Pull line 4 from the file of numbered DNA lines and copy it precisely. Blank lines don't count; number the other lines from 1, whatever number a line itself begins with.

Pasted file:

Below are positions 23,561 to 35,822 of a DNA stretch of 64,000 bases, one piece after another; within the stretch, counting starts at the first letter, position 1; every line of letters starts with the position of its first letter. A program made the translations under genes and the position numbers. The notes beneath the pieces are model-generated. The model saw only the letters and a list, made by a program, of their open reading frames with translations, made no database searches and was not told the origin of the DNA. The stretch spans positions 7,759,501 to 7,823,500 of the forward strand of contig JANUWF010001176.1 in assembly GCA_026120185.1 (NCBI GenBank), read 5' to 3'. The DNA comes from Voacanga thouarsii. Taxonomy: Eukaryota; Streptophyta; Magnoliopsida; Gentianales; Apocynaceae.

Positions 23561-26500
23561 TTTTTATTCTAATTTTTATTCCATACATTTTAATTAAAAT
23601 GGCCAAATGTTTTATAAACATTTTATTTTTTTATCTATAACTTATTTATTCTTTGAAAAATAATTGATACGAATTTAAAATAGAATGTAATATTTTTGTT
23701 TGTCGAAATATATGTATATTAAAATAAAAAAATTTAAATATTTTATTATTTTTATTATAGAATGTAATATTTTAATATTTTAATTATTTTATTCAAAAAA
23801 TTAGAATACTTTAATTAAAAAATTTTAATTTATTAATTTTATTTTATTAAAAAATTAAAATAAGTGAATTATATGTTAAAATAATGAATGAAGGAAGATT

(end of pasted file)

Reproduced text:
23601 GGCCAAATGTTTTATAAACATTTTATTTTTTTATCTATAACTTATTTATTCTTTGAAAAATAATTGATACGAATTTAAAATAGAATGTAATATTTTTGTT